Search - Julia Fordham :: Collection

Julia Fordham
Genres: Folk, Pop, Rock, Broadway & Vocalists
  •  Track Listings (15) - Disc #1


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CD Details

All Artists: Julia Fordham
Title: Collection
Members Wishing: 0
Total Copies: 1
Label: Virgin Records Us
Release Date: 3/23/1999
Genres: Folk, Pop, Rock, Broadway & Vocalists
Styles: Singer-Songwriters, Vocal Pop
Number of Discs: 1
SwapaCD Credits: 1
UPCs: 724384631529, 0724384631550

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CD Reviews

Sophiscated Bliss
T. Yap | Sydney, NSW, Australia | 05/08/2000
(5 out of 5 stars)

"Before this CD, I had never heard of Fordham's music. However, I accidentally came across this CD and I was immediately entralled by Forham's music. This CD is a snapshot of life -- Fordham paints for us the vignettes of life through these 15 tracks. She neither hides the pain or the joys or the complexities of life. For instance, she sings about the complexities of a relationship in "Girlfriend." "Girlfriend" is a cheating song told from the viewpoint of the other woman. You can hear the intensity of the pain of this tune through Fordham's lower registered smokey vocals. On the other hand, she celebrates the joys of falling in love in "Falling Forward." "It Was Nothing You Said" is Fordham's tip on how to maintain a vital relationship. "Kid," a brand new track recorded for this CD, is an exhortation to teenagers to be themselves and not to succumb to peer pressure. Fordham takes the time to paint these vignettes of life with great care. "Mahattan Skyline" is nothing short of breathtaking when you can almost "see" the song personified as she paints it for us through her voice. "Porcelain" and "Lock and Key" are other examples of how Fordham demonstrates that she's a great crafter of words and images. "Love Moves in Mysterious Ways," a lush power ballad, puts Fordham in the league of superstars like Whitney Houston or Celine Dion. "Where Does the Time Go" is another example of a more commercial pop ballad. Curtis Stigers in fact, complements Fordham very well. Most of these tracks are written by Fordham. Unlike other songwriter-singers' albums, Fordham deals with a great variety of issues performed over a variety of tempoes. One thing is for sure -- these songs were not penned overnight, they are testaments of a poet who has lived and experienced the joys and pain of life."
A great voice you may not have heard before
Tim Brough | Springfield, PA United States | 06/22/2004
(4 out of 5 stars)

"Julia Fordham's "Collection" spans her first ten years as a renowned singer, like many for whom subtlety is her greatest virtue, went all but unrecognized in America. When her first album was released in 1988, critics clamored over its honesty and purity, and many compared her voice favorably to Annie Lennox and Anita Baker. The song "Happy Ever After" became an international hit and the video established Julia in America as a singer songwriter to watch. Her second (and best) album, "Porcelain," continued in that vein, including another near hit in "Manhattan Skyline." It was during this tour that I saw her twice, one of those a showcase at the top of the World Trade Center where the audience included such admirers as Sting. Her vocal and expressive talents on stage won over a signifigant following, but despite some heavy muscle on behalf of her record company, the album only sold a modest amount. When the third album was being prepared, Julia recorded her first outside song, "Love Moves In Mysterious Ways." A great ballad written by Tom Snow and Dean Pitchford of "Footloose" fame and produced by Peter Asher (then riding high as a producer of Joe Jackson and 10,000 Maniacs), it was attached to the movie "The Fisherman's Wife." It was supposed to be the song that would lift Julia's "Swept" off the launch pad and make her an American Star. But when "Fisherman's Wife" failed to lure in movie goers and the song disappeared, it also seemed like Julia's record company lost interest.That left the very good "Falling Forward" and introspective "East West" albums to fend for themselves. As the songs here from those two discs suggest, both are worthy albums. Producer and bassist Larry Klien's work on "Falling Forward" in particular is noteworthy; listen to how he showcases Julia on "I Can't Help Myself." Of the two songs recorded expressly for this CD, "It Was Nothing That You Said" ("it was everything you didn't say") continued to show that Julia was an expert in capturing emotions to music. I heartily recommend this CD to fans of both Norah Jones and Dido."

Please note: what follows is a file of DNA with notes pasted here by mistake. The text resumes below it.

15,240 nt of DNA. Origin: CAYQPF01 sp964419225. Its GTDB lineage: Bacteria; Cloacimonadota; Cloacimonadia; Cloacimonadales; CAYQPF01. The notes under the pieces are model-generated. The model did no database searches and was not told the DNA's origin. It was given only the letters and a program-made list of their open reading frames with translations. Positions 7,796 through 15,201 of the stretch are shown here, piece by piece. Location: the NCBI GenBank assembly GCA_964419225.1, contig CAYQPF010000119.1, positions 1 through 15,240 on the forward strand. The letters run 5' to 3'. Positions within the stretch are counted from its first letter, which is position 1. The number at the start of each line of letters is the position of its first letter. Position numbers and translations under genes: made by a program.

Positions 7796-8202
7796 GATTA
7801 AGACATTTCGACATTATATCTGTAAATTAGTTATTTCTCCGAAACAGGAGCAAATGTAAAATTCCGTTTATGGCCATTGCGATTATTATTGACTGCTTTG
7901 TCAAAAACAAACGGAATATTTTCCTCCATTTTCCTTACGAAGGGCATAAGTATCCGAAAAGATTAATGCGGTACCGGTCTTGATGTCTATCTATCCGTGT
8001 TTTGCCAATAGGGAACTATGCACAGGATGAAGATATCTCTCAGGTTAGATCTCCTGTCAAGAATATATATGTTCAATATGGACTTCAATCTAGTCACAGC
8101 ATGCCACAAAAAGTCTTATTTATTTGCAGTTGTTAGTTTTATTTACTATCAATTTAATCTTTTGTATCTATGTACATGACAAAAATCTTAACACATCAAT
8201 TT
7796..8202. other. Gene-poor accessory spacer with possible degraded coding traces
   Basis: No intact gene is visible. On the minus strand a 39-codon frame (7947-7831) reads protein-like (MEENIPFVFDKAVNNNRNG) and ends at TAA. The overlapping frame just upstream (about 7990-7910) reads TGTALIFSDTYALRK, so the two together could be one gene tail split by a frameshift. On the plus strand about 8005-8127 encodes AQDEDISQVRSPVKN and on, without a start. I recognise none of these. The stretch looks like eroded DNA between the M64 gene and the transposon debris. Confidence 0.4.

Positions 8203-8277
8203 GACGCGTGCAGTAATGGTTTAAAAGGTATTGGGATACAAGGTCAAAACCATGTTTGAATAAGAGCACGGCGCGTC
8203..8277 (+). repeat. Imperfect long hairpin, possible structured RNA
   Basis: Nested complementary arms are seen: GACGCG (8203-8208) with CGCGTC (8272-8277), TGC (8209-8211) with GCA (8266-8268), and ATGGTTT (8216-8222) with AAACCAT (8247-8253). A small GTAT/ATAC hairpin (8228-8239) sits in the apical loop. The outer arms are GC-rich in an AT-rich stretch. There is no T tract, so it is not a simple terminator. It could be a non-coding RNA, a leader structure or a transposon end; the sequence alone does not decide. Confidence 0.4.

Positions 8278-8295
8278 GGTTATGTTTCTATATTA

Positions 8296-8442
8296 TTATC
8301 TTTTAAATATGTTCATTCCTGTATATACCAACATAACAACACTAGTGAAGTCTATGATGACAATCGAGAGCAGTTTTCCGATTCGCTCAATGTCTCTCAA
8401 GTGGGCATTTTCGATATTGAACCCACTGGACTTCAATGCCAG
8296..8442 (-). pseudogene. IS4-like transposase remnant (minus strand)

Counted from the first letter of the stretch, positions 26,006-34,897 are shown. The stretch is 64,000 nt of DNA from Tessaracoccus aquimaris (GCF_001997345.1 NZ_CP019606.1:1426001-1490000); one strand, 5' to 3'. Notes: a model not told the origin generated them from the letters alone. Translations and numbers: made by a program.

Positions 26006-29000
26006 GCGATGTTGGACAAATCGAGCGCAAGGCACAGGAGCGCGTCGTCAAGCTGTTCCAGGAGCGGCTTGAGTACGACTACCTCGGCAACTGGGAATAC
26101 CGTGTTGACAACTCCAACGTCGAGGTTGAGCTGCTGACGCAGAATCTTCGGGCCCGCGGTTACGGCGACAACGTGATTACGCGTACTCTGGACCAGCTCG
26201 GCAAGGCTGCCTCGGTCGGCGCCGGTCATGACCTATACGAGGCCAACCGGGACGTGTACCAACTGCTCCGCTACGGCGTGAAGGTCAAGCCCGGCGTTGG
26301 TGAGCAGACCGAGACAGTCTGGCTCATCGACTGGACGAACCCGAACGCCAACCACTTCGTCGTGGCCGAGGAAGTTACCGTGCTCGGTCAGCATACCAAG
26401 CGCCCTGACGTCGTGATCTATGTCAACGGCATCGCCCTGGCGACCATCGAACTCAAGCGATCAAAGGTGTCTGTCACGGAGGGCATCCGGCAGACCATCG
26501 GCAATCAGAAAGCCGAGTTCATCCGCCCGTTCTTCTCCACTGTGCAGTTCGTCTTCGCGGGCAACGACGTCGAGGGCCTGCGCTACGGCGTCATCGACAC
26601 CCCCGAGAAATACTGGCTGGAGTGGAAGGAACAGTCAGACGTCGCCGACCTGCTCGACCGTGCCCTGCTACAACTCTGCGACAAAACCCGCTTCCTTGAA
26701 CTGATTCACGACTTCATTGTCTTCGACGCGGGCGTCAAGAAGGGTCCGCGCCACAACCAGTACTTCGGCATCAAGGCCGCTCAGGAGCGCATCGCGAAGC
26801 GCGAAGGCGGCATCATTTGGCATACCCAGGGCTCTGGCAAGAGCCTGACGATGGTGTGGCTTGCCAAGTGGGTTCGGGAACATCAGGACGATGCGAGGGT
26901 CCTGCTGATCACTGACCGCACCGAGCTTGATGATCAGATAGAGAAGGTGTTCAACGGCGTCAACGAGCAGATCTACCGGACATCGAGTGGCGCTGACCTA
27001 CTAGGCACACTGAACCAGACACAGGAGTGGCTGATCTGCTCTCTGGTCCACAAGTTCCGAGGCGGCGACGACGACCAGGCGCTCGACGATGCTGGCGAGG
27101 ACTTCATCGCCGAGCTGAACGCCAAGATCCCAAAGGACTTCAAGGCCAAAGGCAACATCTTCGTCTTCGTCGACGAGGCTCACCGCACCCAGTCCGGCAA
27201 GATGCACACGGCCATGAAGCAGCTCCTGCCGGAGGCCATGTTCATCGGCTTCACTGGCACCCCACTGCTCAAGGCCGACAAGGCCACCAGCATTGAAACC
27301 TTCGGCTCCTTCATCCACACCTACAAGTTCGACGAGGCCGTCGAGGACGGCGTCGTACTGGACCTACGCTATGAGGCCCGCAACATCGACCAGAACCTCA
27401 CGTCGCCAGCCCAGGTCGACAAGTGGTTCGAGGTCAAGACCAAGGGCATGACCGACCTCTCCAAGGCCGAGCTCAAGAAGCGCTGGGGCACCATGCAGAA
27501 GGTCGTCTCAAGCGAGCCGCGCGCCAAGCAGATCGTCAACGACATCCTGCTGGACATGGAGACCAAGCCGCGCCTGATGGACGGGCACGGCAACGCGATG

She's absolutely brilliant
Collin Mitchell Kelley | 07/11/2000
(5 out of 5 stars)

"You cannot mistake this voice. It's lush, and jazzy and sometime soaked in misery. Other times its bouncy and full of light. The songs that matter here are "Lock and Key" (one of the best songs of the 20th century), "Killing Me Slowly," and "Manhattan Skyline" and "Falling Forward." You really can't compare Julia Fordham with anyone else...she's original. I first heard Julia on the "Porcelain" cd (still her best work)and have been enthralled with her ever since. Do yourself a big favor and buy the greatest hits, then buy the other albums to delve deeper into her amazing singing and songwriting."